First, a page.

Demdike Stare at Kraak Gallery: reviewed

Written by on July 3, 2012 in Gig Reviews, News - 1 Comment

Located down the smallest of back alleys in an old textile factory; the discreet venue, Kraak Gallery was the perfect host to Demdike Stare’s darkly ambient set and visual experience this Saturday.

Kraak; not welcoming, not inviting and not easy to find

Packed in to the sparcely decorated room, all eyes were on the front in anticipation of this one off audio-visual show. Firstly the talented Andy Votel showed us how it was all done with proper vinyl; only to be taken over by the psychedelic ramblings of N.Racker, with his mix of funk, folk and meditative guitar meanderings reminiscent of Marc’s Bolan’s acid dreams and James Bond’s adventures in the east.

Demdike Stare came on late and their set was unfortunately short – but in that time their layered, progressive beats pulled hypnotically at the assembled crowd; so that by the time of their finish no one could resist and stand still.

The music had been cleverly synced to the visuals behind – this wasn’t just a mismatch of pretty pictures to keep the punters amused; but instead was a choreographed blend of cultish clips that heightened the moody music. The visuals were slightly ’70s soft porn slash b-movie’ cuts that have been done by most electronic bands over the years – but you got a feeling that each frame had been painstakingly chosen to represent the band’s cultish, drone heavy, progressive electronica.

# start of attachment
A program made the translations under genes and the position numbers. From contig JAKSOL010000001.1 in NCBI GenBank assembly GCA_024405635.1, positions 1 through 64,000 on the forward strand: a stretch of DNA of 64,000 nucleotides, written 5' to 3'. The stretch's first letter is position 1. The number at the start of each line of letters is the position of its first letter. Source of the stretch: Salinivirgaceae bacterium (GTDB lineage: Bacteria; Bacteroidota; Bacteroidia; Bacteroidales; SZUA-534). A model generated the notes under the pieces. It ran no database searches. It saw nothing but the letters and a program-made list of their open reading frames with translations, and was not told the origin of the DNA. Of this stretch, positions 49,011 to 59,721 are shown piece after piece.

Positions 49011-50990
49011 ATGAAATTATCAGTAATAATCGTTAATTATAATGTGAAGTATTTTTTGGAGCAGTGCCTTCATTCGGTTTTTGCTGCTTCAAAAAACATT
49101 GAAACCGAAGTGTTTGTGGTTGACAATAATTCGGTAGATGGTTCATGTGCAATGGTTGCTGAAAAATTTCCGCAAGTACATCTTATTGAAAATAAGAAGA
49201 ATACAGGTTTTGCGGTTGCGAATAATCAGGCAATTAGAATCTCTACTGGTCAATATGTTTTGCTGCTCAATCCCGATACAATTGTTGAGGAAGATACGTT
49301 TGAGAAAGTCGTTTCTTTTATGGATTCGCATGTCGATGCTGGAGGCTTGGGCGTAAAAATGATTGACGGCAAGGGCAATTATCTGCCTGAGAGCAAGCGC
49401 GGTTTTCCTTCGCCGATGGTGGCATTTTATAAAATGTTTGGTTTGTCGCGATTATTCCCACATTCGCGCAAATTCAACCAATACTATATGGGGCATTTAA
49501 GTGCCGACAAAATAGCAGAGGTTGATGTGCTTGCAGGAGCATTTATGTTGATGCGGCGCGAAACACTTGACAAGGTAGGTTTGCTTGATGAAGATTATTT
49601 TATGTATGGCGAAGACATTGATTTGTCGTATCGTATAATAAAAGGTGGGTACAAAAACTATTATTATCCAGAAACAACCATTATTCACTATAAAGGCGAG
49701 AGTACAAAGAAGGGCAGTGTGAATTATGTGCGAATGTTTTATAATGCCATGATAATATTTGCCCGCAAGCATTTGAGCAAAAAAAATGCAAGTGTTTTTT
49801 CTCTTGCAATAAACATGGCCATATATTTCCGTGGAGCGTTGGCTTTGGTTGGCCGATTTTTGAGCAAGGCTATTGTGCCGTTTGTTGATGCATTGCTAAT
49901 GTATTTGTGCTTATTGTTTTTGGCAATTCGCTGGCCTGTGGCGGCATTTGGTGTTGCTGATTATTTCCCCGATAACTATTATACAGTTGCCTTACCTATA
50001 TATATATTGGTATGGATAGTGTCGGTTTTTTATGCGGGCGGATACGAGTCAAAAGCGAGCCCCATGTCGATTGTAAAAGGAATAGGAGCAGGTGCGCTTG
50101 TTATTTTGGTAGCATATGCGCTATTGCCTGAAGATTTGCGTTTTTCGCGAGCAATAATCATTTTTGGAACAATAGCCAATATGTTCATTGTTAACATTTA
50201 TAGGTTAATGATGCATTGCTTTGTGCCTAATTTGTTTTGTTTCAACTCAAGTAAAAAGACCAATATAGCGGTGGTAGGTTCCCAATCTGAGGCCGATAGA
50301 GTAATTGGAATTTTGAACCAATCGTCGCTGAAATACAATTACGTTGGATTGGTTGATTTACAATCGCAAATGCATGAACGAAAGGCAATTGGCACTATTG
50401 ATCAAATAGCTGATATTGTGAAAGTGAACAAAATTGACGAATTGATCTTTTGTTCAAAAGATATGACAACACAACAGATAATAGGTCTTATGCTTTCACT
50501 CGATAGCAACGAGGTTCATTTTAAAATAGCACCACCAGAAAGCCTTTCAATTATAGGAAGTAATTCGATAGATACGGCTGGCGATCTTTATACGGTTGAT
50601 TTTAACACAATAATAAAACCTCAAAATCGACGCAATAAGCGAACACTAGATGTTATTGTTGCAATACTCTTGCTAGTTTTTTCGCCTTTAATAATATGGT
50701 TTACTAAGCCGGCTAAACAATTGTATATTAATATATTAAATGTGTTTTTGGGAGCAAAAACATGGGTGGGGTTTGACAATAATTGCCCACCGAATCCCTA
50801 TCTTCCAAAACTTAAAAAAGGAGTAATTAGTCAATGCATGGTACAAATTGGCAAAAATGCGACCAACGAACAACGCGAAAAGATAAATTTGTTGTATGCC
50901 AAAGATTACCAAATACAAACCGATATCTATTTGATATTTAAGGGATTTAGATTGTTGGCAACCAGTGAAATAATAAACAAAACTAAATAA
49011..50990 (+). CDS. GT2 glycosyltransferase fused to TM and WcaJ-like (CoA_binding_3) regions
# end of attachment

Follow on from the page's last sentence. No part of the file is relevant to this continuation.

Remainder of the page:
Demdike Stare, doing what they do best

The set may have been short, but by the end of Demdike Stare’s set the crowd was transfixed by the slowly building crescendo that was deceptively deep and complex, drawing each and every viewer in to the visual display or some personal space behind this.

It would not be rude to Demdike Stare to say that they fit in to that niche electronic genre with other such stalwarts as Fuck Buttons and Worried About Satan. Whether this cultish drone would work as well in more polished surroundings has yet to be seen, but the pared down Kraak enabled you to concentrate solely on the music – well that’s what we went there for wasn’t it?

  • Anonymous

    Your description of the N. Racker performance is inaccurate and abysmal.